The decision, delivered in Latin and in unemotional tones by Pope Benedict XVI
to a gathering of cardinals on Monday, came "like a bolt out of the blue," one of the participants said, and it soon ricocheted around the world.
During what was supposed to be a routine meeting to discuss the canonization of three potential saints, Benedict read a statement that said, in part, that after examining his conscience "before God, I have come to the certainty that my strengths, due to an advanced age, are no longer suited to an adequate exercise" of leading the world's 1 billion Roman Catholics. He was resigning on Feb. 28, he said, becoming the first pope to do so in six centuries.
"In today's world," Benedict said in his announcement, "subject to so many rapid changes and shaken by questions of deep relevance for the life of faith, in order to govern the bark of St. Peter and proclaim the gospel, both strength of mind and body are necessary, strength which in the last few months has deteriorated in me to the extent that I have had to recognize my incapacity to adequately fulfil the ministry entrusted to me."
Within minutes, (HASHTAG)Pontifexit was trending on Twitter. Later, during an evening thunderstorm, a lightning bolt struck the dome of St. Peter's, though the meaning, if any, was not immediately clear.
In recent months, Benedict, 85, had been showing signs of age. He often seemed tired and even appeared to doze off during Midnight Mass on Christmas Eve, after being taken to the altar of Saint Peter's on a wheeled platform. But few expected the pope to resign so suddenly, even though he had said in the past that he would consider the option.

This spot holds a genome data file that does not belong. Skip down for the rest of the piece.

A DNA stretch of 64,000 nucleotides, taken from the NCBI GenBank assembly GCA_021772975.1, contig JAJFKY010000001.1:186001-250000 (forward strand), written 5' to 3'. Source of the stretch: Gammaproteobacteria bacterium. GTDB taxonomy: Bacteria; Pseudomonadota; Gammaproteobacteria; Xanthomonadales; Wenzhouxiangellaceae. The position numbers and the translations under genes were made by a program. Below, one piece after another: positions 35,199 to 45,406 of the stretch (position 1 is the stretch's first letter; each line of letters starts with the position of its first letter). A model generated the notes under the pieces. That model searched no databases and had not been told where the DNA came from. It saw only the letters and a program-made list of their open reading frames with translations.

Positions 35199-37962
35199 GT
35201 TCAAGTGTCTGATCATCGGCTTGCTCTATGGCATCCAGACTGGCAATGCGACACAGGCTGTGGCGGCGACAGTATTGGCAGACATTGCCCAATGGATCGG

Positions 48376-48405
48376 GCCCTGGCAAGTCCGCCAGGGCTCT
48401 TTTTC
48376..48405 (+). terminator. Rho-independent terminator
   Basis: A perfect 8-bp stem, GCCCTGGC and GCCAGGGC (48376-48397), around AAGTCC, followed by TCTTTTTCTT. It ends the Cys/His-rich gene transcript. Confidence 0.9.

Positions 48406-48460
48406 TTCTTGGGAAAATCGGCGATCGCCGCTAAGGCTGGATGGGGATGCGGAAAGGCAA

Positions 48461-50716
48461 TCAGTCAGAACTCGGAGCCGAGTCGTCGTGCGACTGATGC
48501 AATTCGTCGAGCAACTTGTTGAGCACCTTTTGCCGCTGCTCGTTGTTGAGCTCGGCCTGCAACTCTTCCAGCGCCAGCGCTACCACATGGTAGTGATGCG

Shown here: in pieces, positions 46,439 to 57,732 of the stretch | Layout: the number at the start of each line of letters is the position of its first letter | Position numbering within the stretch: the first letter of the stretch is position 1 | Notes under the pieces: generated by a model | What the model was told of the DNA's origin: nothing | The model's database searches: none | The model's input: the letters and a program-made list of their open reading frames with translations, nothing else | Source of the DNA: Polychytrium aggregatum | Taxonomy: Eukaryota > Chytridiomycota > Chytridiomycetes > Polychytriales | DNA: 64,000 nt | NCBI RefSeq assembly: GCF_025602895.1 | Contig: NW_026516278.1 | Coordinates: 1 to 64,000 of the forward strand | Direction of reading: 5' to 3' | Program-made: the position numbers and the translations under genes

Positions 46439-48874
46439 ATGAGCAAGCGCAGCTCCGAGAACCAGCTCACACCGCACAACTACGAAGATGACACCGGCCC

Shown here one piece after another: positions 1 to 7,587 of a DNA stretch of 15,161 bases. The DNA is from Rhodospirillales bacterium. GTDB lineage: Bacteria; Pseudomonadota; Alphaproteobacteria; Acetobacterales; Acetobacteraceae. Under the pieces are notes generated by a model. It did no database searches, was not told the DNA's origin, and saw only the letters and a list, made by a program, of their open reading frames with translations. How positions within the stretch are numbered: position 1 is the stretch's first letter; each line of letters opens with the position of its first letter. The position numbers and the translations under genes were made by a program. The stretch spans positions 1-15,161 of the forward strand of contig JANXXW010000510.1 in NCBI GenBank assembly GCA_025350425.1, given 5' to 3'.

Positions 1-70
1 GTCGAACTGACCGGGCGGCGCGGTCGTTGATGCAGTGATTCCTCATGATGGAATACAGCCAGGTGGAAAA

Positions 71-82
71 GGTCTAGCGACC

"The pope took us by surprise," said the Vatican spokesman, the Rev. Federico Lombardi, expounding on one of the most dramatic moments in centuries of Vatican history. He appeared at a hastily called news conference on Monday, where he sat alone at a table, with an unopened bottle of mineral water and a dog-eared copy of a Canon Law guide before him.
Lombardi said the pope did not display strong emotions as he made his announcement, but spoke with "great dignity, great concentration and great understanding of the significance of the moment."
In a statement, President Barack Obama recalled meeting with Benedict in 2009.
"I have appreciated our work together over these last four years," the president said. "The church plays a critical role in the United States and the world, and I wish the best to those who will soon gather to choose His Holiness Pope Benedict XVI's successor."
Prime Minister Mario Monti of Italy called Benedict's decision "immense and unexpected."
More than a few observers were struck that such a traditionalist as Benedict would make such an unconventional exit.
"A departure that is paradoxically modern for a pope who was so conservative," said Christian Terras, the founder and executive editor of Golias, a religious review near Lyon, France, that has been critical of the Catholic Church.
Some said that Benedict's decision to step down was one of the most dramatic acts in the history of the papacy.
"This decision has been the only great reform of Benedict, and at the same time it is a revolutionary step for the Catholic Church," said Marco Politi, a Vatican expert and author of a book on Benedict's papacy. While in past centuries, popes had stepped down over political struggles, Politi said, "This is a clear decision and a free decision made by the pope that will set an example also for the future, setting a limit for the pontificate."
Benedict's 89-year-old brother, the Rev. Georg Ratzinger, said that the pope's weakening health had led him to step down.
"His age was taking its toll," Ratzinger told the German news agency dpa on Monday, adding that he had been aware of his brother's plan for several months.
That the resignation was long in the planning was confirmed by Giovanni Maria Vian, the editor of the Vatican newspaper, L'Osservatore Romano, who wrote on Monday that the pope's decision "was taken many months ago," after his trip to Mexico and Cuba in March 2012, "and kept with a reserve that no one could violate."